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This is my first year out on the PS rivers (Stilly, Sky, and Skagit so far) so I apologize if this is a rehashed topic. The recent rains have made me wonder about low, ideal, and too high river levels for wade fishing. I found the USGS site and as an example, I see the Sky (at Goldbar) is running around 4400 CFS. I fished there a few weeks ago when it was around 700. I would say the low water made for tough fishing conditions but I'm guessing that 4400 is probably too much for safe and productive wading for chums and steelhead. Anyone care to share what river levels are good for the Stilly (nf and main), Sky, and Sauk? I know the Skagit is mostly influenced by the dam.

Thanks!!
Rod :DUNNO
 

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Although the Skagit is influenced by the dams as evident with the level being maintained during the recent drought. The river is influenced more by the Sauk, Cascade rivers and the many smaller tribs below the dams.
 

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I've always looked at the gauge height rather than the flow rates. There is no gauge on the main Stillaguamish but when the North Fork gauge (listed as "near Arlington") is at five feet or below, at least the upper part of the North Fork is fishable. The North Fork is rather a special case and can be fishable above Oso when Deer Creek has dirtied up the river below its mouth to an unfishable degree. Unfortunately, the clay slide at Steelhead Haven can also dirty the river badly from there down to Oso. Generally speaking, the river stays fishably clear upstream of Steelhead Haven except in the heaviest rains.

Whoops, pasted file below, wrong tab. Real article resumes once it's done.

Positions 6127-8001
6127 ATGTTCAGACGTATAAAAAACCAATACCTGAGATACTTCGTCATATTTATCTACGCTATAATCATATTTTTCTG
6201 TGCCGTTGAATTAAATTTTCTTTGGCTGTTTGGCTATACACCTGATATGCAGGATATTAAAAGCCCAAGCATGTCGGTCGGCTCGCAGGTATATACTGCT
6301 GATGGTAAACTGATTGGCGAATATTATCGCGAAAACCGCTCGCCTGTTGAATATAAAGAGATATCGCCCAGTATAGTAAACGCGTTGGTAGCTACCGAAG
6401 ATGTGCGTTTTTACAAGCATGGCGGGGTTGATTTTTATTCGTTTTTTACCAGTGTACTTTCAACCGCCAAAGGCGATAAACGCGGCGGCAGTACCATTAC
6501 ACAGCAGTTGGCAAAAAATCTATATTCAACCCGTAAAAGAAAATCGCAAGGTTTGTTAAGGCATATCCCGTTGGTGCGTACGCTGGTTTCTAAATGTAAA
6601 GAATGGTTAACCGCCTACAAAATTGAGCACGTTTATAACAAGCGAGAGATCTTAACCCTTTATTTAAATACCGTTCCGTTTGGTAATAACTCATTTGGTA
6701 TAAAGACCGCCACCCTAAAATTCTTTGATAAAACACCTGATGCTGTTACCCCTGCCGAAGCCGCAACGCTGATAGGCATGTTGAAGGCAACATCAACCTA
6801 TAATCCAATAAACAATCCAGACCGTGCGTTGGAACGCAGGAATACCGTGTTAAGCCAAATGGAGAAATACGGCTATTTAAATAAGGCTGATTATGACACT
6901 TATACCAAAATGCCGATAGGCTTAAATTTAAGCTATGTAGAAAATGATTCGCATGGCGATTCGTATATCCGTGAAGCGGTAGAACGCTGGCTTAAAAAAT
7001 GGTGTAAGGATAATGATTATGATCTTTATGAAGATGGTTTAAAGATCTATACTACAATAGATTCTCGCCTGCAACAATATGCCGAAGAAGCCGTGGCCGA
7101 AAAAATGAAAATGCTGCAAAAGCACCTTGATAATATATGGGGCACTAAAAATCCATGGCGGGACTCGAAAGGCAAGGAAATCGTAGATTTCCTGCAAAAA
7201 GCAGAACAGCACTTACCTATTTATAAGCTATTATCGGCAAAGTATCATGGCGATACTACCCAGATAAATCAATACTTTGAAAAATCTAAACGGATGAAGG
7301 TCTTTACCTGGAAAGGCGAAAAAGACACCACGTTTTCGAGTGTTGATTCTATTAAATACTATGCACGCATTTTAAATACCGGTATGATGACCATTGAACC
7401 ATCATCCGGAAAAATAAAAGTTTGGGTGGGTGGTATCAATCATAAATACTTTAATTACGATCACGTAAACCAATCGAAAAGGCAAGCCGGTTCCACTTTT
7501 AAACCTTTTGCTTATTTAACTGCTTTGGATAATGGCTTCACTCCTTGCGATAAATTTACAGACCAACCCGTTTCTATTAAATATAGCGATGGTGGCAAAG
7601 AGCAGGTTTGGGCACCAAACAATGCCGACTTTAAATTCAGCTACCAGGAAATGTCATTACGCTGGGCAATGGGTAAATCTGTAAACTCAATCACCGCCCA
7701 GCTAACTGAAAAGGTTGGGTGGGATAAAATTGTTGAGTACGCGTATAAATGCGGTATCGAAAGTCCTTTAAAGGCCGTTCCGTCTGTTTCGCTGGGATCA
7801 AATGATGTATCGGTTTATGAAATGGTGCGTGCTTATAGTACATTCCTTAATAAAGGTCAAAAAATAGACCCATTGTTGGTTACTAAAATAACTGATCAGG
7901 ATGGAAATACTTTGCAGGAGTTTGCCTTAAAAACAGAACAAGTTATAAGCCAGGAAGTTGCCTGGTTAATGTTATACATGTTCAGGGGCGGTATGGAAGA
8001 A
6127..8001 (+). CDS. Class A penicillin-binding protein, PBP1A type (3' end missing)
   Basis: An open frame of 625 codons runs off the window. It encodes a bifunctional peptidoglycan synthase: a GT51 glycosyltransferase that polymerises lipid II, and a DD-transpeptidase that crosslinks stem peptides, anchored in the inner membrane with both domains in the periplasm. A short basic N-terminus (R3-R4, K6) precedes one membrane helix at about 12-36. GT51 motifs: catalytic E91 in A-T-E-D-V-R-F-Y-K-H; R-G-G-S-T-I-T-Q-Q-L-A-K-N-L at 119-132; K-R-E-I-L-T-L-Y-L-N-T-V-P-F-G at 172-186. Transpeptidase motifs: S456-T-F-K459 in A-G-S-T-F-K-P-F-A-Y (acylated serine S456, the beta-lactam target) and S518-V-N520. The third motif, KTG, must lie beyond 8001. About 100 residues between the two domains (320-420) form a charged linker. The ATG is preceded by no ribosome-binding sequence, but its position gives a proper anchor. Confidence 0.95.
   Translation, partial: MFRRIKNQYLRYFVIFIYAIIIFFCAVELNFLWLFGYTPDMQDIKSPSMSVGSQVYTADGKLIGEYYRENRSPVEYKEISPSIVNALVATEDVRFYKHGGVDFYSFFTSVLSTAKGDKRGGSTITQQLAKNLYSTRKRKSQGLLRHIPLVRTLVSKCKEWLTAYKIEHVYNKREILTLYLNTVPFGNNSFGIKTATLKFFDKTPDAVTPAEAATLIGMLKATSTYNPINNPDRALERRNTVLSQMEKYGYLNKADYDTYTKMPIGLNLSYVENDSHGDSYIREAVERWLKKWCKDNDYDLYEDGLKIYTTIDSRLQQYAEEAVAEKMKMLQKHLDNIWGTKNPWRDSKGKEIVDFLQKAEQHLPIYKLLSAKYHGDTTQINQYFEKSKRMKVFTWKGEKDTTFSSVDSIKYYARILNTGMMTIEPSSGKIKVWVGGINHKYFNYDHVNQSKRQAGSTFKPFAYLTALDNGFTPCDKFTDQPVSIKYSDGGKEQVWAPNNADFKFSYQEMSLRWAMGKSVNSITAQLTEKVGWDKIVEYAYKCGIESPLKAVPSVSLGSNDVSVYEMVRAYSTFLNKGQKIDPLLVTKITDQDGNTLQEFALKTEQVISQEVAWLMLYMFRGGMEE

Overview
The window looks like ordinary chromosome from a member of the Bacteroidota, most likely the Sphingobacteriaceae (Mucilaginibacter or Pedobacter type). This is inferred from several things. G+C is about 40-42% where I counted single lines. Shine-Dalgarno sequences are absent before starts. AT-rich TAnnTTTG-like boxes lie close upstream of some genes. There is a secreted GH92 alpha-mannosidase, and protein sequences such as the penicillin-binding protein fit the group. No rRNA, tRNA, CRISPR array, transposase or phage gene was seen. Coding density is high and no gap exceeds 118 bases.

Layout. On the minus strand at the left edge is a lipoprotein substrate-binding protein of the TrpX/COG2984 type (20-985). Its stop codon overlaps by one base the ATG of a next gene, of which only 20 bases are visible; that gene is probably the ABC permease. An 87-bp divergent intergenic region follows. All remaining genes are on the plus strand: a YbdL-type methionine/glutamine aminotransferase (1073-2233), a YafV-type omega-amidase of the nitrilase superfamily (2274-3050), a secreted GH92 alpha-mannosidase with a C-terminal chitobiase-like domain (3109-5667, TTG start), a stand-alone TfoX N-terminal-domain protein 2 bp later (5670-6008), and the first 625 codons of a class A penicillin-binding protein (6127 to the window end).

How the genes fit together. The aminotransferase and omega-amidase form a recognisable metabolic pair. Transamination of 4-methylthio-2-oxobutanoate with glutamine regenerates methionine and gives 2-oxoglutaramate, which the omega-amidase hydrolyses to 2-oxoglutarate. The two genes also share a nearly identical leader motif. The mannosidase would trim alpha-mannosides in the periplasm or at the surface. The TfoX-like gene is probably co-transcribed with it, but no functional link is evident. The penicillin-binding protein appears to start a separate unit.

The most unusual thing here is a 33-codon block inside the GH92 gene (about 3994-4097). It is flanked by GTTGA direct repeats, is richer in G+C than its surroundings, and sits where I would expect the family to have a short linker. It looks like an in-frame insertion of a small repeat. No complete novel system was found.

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Safe wading and good fishing can be had at virtually all flow rates and heights. It may just mean fishing different water and closer to the bank. I pay more attention to water visibility and whether the river is rising or falling (falling is better). For example, the other day the lower Sauk was running fairly muddy but the Skagit looked like emerald green heaven above its confluence with the Sauk. Even when all the rivers look bleak, you can often find a clear running tributary and fish the mouth of it successfully.

Randy
 
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